Those who reject the lessons of history are doomed to repeat it. The irony is, Phil Gramm was an economist, and damn well should have acknowledged the wisdom and benefit of the history of the Glass-Steagal Act, and no doubt did, but, his constituents and campaign contributions were coming from the financial industry which sought profits without government oversight or regulation. Leach followed Gramm’s lead like an ignorant fool. Bliley history I am not familiar with so I don’t know what his excuse was. Clinton damn well should have known better, but apparently didn’t.

I would like to know what the conversations were between Clinton and his economic advisers of the time. I suspect he was warned sternly about passing the GLB Act, and ignored those warnings in pursuit of his balanced budget agenda and endeavors to increase business tax revenues by promoting more financial business. That is speculation on my part however, as I have not read any historical account of Clinton’s role in signing that bill.

Posted by: David R. Remer at January 31, 2009 6:08 PM
Comment #274699

Paul,

This is an excellent article. I had no clue
how some of these instruments worked. What I do know for a fact is that the American people have been taken for a sleigh ride of historic proportions. I do agree that the shadow banking system needs to go, and go right away. It is apparently a paper tiger and by doing as you suggest, going back to standard banking practice
is the way to go. One suggestion I have been making is that the “credit score system” needs to be scrapped. So many Americans are denied funds when they truly need them, because they are stuggling & juggling paying the bills. I suggest going back to the system of personal credibility, where if a person pays their bills and has worked hard, they should be extended credit for resonable items i.e. their car no longer works,
they need a new or newer one. A system in their home breaks i.e. sewage or well, heating. If they have had a problem in the past credit wise, then is there a legitimate reason for it.The funds need to get into the peoples hands. they will spend and the economy will right itself.

Posted by: bobhenry at January 31, 2009 9:17 PM
Comment #274700

Thanks David, That was very kind of you.
Is this when the car companies started making those low interest loans for their automobiles?

Posted by: Weary Willie at January 31, 2009 9:22 PM
Comment #274704

WW,

I don’t think most car companies fall into this category…they failed on their own. Most auto financing is done in-house, as Ford Motor Credit Company, GMAC, etc., or through Credit Unions. These entities carry the debt to termination, either when it is paid off or it defaults. Real Estate and Business loans are the ones that have floated into the stratosphere, and lost their value.

Our ‘big three’ lost their collective shirts by giving share holders all the breaks and not modernizing their plants and workforce (oh, and by giving great bonuses to the biggies who failed to do good business).

Posted by: Marysdude at January 31, 2009 9:43 PM
Comment #274706

It’s weard the car commercials I see now. All the foreign cars are around the 10-16 thousand $ range but the US cars are around 33 thousand. I can buy my house for less than that. I don’t understand why they need to put all those fancy gadgets in a car either.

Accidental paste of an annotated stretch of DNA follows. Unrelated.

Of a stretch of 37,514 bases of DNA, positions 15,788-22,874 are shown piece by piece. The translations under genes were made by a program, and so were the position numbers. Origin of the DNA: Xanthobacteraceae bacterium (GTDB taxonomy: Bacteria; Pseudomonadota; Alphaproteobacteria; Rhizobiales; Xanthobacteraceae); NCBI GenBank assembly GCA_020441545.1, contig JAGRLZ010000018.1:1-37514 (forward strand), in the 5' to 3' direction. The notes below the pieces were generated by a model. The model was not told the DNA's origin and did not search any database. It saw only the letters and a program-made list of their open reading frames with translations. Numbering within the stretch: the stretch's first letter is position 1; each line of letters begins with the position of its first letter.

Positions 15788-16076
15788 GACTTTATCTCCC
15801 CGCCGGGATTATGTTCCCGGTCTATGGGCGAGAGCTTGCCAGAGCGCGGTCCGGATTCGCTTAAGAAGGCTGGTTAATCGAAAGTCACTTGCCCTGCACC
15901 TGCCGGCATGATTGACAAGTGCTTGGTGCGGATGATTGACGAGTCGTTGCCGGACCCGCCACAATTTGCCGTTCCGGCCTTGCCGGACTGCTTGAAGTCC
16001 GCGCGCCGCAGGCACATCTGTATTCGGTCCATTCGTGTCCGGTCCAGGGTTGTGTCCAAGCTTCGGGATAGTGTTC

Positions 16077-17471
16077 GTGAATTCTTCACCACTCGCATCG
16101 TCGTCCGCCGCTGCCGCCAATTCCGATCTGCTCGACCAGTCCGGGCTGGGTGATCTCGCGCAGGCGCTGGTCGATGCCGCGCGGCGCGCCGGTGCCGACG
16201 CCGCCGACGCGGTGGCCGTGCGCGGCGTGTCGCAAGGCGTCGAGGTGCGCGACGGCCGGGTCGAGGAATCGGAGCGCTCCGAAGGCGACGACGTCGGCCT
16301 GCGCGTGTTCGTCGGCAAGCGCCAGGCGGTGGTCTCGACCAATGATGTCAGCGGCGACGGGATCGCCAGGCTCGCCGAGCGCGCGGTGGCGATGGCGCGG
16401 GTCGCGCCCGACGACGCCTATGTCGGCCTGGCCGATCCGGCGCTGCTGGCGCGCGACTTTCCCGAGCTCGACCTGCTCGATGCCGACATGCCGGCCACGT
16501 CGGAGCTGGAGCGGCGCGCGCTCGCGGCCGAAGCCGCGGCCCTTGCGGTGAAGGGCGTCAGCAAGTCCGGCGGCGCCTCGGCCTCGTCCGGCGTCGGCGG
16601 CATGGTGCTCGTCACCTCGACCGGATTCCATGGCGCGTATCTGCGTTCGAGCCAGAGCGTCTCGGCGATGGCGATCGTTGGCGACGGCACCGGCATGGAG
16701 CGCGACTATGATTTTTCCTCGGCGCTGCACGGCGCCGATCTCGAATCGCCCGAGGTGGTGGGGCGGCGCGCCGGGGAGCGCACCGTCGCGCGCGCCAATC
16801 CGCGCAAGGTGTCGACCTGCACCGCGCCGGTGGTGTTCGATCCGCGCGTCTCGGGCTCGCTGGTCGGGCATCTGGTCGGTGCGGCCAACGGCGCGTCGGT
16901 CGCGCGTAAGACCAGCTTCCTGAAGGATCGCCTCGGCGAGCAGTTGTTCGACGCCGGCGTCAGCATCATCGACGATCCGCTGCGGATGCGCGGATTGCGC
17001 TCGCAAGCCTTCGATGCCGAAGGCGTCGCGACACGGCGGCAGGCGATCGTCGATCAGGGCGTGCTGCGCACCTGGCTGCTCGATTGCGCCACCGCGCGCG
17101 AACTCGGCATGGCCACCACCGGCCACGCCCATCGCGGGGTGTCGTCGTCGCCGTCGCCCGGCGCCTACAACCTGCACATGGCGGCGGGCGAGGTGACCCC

Posted by: Weary Willie at February 1, 2009 1:50 AM
Comment #274727

WW, great question! The answer however is no. GMAC for example ( the financing arm of General Motors ) was formed in 1919.

The Glass Steagal Act was aimed at banks, not internal financing actions of non-banks. However, if I recall correctly from an economics text, prior to the GLB Act, GMAC had to seek a Glass Steagal Act exemption in the 1980’s to enter the real estate mortgage market business, which came with strings attached. With the GLB Act in 1999, GMAC was permitted to throw those strings attached out the window.

And in 1999 GMAC was free to purchase a Bank of N.Y.’s asset-based lending and factoring business unit, creating an entirely new Commercial Finance Group for General Motors. By 2008, General Motors had grown into a financial institution so large and diverse as to be deemed “too large to allow to fail”, at tax payer expense. (Which is why GM’s Exec was so cavalier in heading to Wa. D.C. to ask for TARP or Bailout Funds).

For decades many Democrats and Republicans had hammered away at the Glass Steagal Act, claiming its constraints on American financial institution growth were unacceptable. (Despite repeated record-breaking profit growth throughout those decades.) The GLB Act became the fruit of Wall Street lobbyist’s hard work in the halls of Congress those many decades, and pitching the act to a President whose own economic agenda could benefit in the short term from the passage of the GLB act. (Stupid Clinton).

VOILA! Short term gains resulting in long term devastating consequences for the entire nation and world economically. This is the primary reason I have for objecting to legal term limits on Congress. History and its lessons must be preserved over the decades in the minds and considerations of our representatives, especially in our Senate. Many hate Sen. Robert Byrd, but, his institutional and American historical input on the Senate Floor has been vital on several occasions in preventing repeats of some of history’s recorded flawed policies or rationales for policy making.

Ironically, Sen. Byrd voted FOR repeal of the Glass Steagal Act to make way for the GLB Act.

More Democrats opposed repeal than Republicans. Only one Republican voted against repeal of Glass Steagal, Sen. Richard Shelby. One other Republican took no position either way, and that was John McCain, present but not voting.

Democrats opposed were, Senators Boxer, Feingold, Bryan, Harkin, and Mukulski.

Above votes can be reviewed here.

Posted by: David R. Remer at February 1, 2009 12:46 PM
Comment #275674

Here’s how to understand present day economics. Find a big room. Fill it up with smoke and mirrors. Don’t forget to throw in a few panes of clear glass just to make it interesting. Add the “experts” to talk about it and call it the Sunday morning TV “information” shows. Examples; Meet The Press, Face The Nation, etc., etc.

Posted by: Stephen Hines at February 17, 2009 8:55 PM